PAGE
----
Suggett, Richard. ‘Festivals and social structure in early modern Wales’. Past and Present 152 (1996).
An important article on the social significance of the gwylmabsantau (parish wake) in the seventeenth and eighteenth centuries.

Waddington, H M. ‘Games and athletics in bygone Wales’. Trans Honourable Society of Cymmrodorion (1954).

Watkin-Jones, A. ‘The interludes of Wales in the eighteenth century’. Bulletin of the Board of Celtic Studies, 4 (1928).

White, Eryn M. ‘ “The world, the flesh and the devil” and the early Methodist societies of south-west Wales’. Trans Historical Society of Cymmrodorion (1996).

Williams, G J. ‘Glamorgan customs in the eighteenth century’. Gwerin 1 (1956-7).

Williams, Gareth. ‘ “How’s the tenors in Dowlais?” Hegemony, harmony and popular culture in England and Wales 1600-1900’. Llafur 5 (1988).

Williams, Gareth. ‘Sport and society in Glamorgan 1750-1980’, in Prys Morgan (ed), Glamorgan County History, v 6, Glamorgan Society 1780-1980. (1988).

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Crime and courts, order and disorder

Chapman, Murray Ll. ‘A sixteenth-century trial for felony in the court of great sessions for Montgomeryshire’. Montgomeryshire Collections, 78 (1990).

Davies, Russell. Secret sins: sex, violence and society in Carmarthenshire, 1870-1920. (Cardiff, 1996).

Griffiths, G Millwyn. ‘Glimpses of Cardiganshire in sessions records’. Ceredigion 5 (1966).

Griffiths, G Millwyn. ‘Glimpses of Denbigh in the records of the court of Great Sessions’. Trans. Denbigh Historical Society (1973).

Gruffydd, K Lloyd. ‘The vale of Clwyd corn riots of 1740’. Journal Flintshire Historical Society 27 (1975-6).

Jenkins, David. ‘ “Rhyfel y Sais Bach” ‘. Ceredigion 1 (1950).
A document relating to ‘the war of the little Englishman’, a sustained anti-enclosure campaign, including dramatically violent action, by a Ceredigion community in the early 19th century. See also the articles by D J V Jones and David Williams which both include extensive extracts of primary source materials.

Jones, David J V. ‘More Light on “Rhyfel y Sais Bach” ‘. Ceredigion 5 (1964).

Jones, D J V. ‘The corn riots in Wales, 1793-1801’. Welsh History Review 2 (1965).

Jones, David J V. Before Rebecca: popular protests in Wales 1793-1835. (London, 1973). A classic study.

Jones, David J V. ‘Crime, protest and community in nineteenth-century Wales’. Llafur 1 (1974).

Jones, David J V. ‘Distress and discontent in Cardiganshire, 1814-1819’. Ceredigion 5 (1964-7).

Jones, David J V. ‘Life and death in eighteenth-century Wales: a note’. Welsh History Review 10 (1980-1).
An exploratory article on the use of the death sentence in 18th century Wales, suggesting patterns not dissimilar to those in England.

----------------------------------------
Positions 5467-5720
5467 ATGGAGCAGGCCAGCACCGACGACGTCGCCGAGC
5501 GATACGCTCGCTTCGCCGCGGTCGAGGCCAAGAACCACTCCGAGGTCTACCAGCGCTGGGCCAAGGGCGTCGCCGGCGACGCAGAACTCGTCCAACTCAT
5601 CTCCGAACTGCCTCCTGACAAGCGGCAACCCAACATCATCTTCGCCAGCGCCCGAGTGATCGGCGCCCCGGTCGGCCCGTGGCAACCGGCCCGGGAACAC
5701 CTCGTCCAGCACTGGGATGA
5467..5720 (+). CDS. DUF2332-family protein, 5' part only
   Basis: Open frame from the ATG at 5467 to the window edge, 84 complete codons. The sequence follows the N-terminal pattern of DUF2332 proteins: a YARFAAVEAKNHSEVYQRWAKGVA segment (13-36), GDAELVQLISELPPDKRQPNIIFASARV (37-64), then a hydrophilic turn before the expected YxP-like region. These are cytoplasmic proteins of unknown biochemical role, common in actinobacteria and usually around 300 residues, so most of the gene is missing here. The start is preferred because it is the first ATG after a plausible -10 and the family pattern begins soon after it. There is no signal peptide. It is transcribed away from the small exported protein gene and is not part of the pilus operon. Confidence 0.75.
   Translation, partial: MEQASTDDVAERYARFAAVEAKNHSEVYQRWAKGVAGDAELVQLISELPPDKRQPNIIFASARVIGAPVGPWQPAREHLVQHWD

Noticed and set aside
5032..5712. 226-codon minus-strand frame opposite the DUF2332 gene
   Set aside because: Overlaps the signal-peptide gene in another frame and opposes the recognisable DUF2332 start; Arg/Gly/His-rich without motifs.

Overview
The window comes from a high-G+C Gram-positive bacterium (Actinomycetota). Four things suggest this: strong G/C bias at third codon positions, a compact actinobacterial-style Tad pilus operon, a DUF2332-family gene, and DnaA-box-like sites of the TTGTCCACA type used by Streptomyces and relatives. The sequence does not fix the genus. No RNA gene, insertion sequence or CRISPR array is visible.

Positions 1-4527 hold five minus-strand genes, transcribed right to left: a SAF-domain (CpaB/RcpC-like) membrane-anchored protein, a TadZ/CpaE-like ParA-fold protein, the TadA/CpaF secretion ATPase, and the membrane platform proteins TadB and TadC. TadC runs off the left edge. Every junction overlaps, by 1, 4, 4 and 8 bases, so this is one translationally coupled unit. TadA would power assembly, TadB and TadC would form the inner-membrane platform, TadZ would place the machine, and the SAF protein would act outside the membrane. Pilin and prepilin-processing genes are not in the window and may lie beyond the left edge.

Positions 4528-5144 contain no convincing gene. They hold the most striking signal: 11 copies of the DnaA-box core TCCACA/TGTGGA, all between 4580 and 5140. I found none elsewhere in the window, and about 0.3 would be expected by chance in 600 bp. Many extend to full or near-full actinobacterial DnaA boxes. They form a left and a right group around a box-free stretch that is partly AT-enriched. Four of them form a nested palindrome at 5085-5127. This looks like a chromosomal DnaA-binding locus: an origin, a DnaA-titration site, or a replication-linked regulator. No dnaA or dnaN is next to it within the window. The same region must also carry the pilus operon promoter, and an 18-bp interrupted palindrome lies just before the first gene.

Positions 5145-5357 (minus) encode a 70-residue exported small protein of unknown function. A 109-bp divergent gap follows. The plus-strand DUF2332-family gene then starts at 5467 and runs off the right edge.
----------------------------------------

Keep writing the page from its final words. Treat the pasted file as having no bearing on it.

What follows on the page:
Jones, David J V. Rebecca’s children: a study of rural society, crime and protest. (Oxford, 1989).

Jones, David J V. Crime in nineteenth-century Wales. (Cardiff, 1992).
A masterly study, combining detailed statistical analyses with qualitative perspectives.
Jones, E Vaughan. ‘Sheep stealing at Llangelynin 1792’. Journal of Merioneth Historical and Record Society 7 (1976).
A brief but interesting look at a subject which (considering the ongoing importance of sheep and livestock farming to the Welsh economy) has largely been neglected in favour of more glamorous topics.

Jones, Francis. ‘The affair of Cefn Arthen’. Brycheiniog 15 (1971).

Jones, J Gwynfor. ‘The Welsh language in local government: justices of the peace and the courts of quarter sessions’, in Geraint H Jenkins (ed), The Welsh language before the Industrial Revolution (Cardiff, 1997).

Jones, Rosemary A N. ‘Popular culture, policing and the ‘disappearance’ of the Ceffyl Pren in Cardigan, c 1837-1850′. Ceredigion, 11 (1988-9).
The ceffyl pren was the main version in south west Wales of the ‘charivari’, at its height during the 1830s, just before (and clearly cultural cousin to) the Rebecca Riots.

Jones, Tim. Rioting in north-east Wales, 1536-1918. (Wrexham, 1997).

Martin, Joanna. ‘Private enterprise versus manorial rights: mineral property disputes in eighteenth-century Glamorgan’. Welsh History Review 9 (1978).

Minkes, John. ‘Hanging not punishment enough: crime and justice in eighteenth-century Wales’. Planet 90 (1991-2).
A short article examining the patterns of crime recorded in the Great Sessions archives.

Morgan, Prys. ‘The Glais boundary dispute, 1756’. Glamorgan Historian (1973).

Powell, Nia M W. ‘Crime and the community in Denbighshire during the 1590s: the evidence of the records of the Court of Great Sessions’, in J G Jones (ed), Class, community and culture in Tudor Wales.
Examines the Great Sessions records for the light they throw on a decade of distress and tension.

Smith, Llinos Beverley. ‘Disputes and settlements in medieval Wales: the role of arbitration’. English Historical Review , (1991).